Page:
What makes them mammals?

Whales and dolphins are mammals in that they breathe air, give birth to live young (not hatched from eggs), nurse their babies, and they are warm-blooded. Mammals also have hair or fur, but the most that can be found on whales and dolphins are usually a few whiskers around the snout of some newborns. Even this small remnant of hair usually falls out within a few weeks, leaving only small pits behind.

What adaptations have made marine mammals successful at ocean living?

Proof that long-ago relatives were land animals can be found in the vestigial tails in embryonic whales and in the bones in whales' flippers that look like human hands. But in most ways, whales and dolphins are supremely suited for life in the sea, with their:

  • streamlined shape for efficient movement through viscous medium, with no protruding ears, and little or no hair to slow them down
  • insulating blubber, a thick layer of fat and oil, which keeps their bodies warm and buoyant. This layer is thinner in warmer temperatures, and thicker in colder climates.
  • soft skin that sloughs off constantly
  • limbs evolved into fins and flippers dorsal fin for balance, side flippers for balance and steering, tail fluke's up and down movement provides powerful propulsion through the water
  • deep diving ability, due to:
    • the proteins in muscles use and store oxygen efficiently
    • their ability to tolerate high levels of carbon dioxide
    • fact that their rib cages collapse to compress further for deep dives
    • slower heartbeat while diving
    • blood is shunted away from areas that can tolerate low oxygen and to heart, lungs, brain where it is needed most
    • blowhole on top allows animal to surface to breathe while keeping most of body underwater
  • camouflage coloration/countershading--dark top blends in with dark depths when viewed from above; light belly blends in with sunlit surface when seen from below
  • ability to communicate over hundreds, even thousands of miles underwater
  • echolocation which makes them able to avoid obstacles and find prey in murky depths

How do beaked whales feed?

beaked whaleBaleen whales strain plankton through their bristly baleen; toothed whales swallow their prey in huge gulps. Most whales can ingest vast quantities of food through mouths that match their enormous size. Beaked whales, however, have small mouths and little or no teeth, but they still manage to devour squid and fish. How can they gobble up their meals through their dainty mouths? Photo: credit Nan Hauser & Hoyt Peckham, CCRC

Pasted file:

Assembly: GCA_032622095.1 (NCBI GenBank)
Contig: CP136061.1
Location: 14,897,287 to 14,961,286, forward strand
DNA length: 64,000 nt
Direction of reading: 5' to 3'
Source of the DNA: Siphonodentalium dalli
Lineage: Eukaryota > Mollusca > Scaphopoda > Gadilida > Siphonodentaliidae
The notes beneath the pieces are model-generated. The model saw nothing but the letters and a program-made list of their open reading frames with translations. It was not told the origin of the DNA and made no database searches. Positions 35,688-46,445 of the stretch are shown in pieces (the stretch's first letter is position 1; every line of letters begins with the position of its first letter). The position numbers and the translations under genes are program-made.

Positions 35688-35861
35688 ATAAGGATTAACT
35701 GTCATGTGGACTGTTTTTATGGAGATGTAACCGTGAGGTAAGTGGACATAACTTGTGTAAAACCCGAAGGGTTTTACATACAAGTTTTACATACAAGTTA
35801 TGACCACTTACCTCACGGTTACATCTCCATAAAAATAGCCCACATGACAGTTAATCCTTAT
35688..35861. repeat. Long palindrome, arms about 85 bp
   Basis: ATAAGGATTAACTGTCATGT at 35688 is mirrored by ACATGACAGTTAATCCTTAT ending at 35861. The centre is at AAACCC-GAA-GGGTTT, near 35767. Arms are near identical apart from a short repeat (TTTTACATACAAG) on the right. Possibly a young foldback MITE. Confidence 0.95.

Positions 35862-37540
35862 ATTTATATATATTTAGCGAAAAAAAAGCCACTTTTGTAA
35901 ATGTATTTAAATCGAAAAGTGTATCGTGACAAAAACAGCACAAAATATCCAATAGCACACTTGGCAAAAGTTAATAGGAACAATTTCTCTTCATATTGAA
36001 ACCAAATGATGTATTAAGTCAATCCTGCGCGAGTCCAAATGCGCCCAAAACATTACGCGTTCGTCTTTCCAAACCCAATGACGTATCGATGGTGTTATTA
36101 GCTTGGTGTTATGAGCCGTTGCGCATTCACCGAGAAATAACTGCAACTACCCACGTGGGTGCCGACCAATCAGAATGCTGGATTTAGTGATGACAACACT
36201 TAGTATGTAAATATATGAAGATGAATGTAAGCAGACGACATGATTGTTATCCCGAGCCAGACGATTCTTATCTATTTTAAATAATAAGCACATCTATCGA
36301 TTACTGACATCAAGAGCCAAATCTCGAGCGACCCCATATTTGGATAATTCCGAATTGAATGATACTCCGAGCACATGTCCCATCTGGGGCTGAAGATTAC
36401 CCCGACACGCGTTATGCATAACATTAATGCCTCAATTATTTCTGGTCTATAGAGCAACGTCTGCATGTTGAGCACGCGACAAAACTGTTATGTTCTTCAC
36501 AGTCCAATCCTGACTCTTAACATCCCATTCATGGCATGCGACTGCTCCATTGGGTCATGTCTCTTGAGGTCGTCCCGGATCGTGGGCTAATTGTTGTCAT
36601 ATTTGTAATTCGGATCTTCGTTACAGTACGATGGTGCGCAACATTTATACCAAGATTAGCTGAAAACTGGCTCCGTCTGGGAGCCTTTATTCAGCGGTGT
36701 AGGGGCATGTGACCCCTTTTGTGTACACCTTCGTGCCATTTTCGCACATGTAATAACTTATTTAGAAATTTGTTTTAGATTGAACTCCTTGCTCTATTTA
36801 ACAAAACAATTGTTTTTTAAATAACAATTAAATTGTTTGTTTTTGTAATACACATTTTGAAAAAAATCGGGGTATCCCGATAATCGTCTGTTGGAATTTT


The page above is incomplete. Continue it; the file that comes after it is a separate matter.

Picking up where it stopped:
John Heyning, curator at the Natural History Museum of Los Angeles County, climbed into the tank of a rescued Hubb's beaked whale to find out for himself. He placed his hand over the whale's mouth which sucked it up like a dustball. Beaked whales use suction, as nurse sharks do, to swallow their prey.

Heyning and James Mead, curator of mammals at the National Museum of Natural History, have determined that beaked whales "use their tongues like pistons to suck in their prey." 
(source: "Suction Power," National Wildlife, Oct/Nov, 1997)

How do feeding whales keep warm in frigid water?

John Heyning and James Mead have also made a curious discovery about the gray whale's mouth. A gray whale's five-foot-long tongue makes up fully 5% of its body surface area, a significant part of its body to be dragging through icy-cold waters. Slurping up krill in the Arctic Ocean should quickly chill the animal like eating ice cream in winter does to humans. But when the scientists dissected a gray whale tongue they discovered blood vessels clustered around the arteries that carry warm blood from the heart. As the blood circulates, its warmth is passed from the arteries which carry blood from the heart, to the surrounding vessels, which carry blood returning to the heart. These heat-conserving countercurrent exchanges are also found in other whale extremities-fins and flukes. (source: "Mighty Mouths: How Whales Keep the Heat," Science News, Nov. 8, 1997)

For a more detailed look at mammalian characteristics, see Animal Diversity Web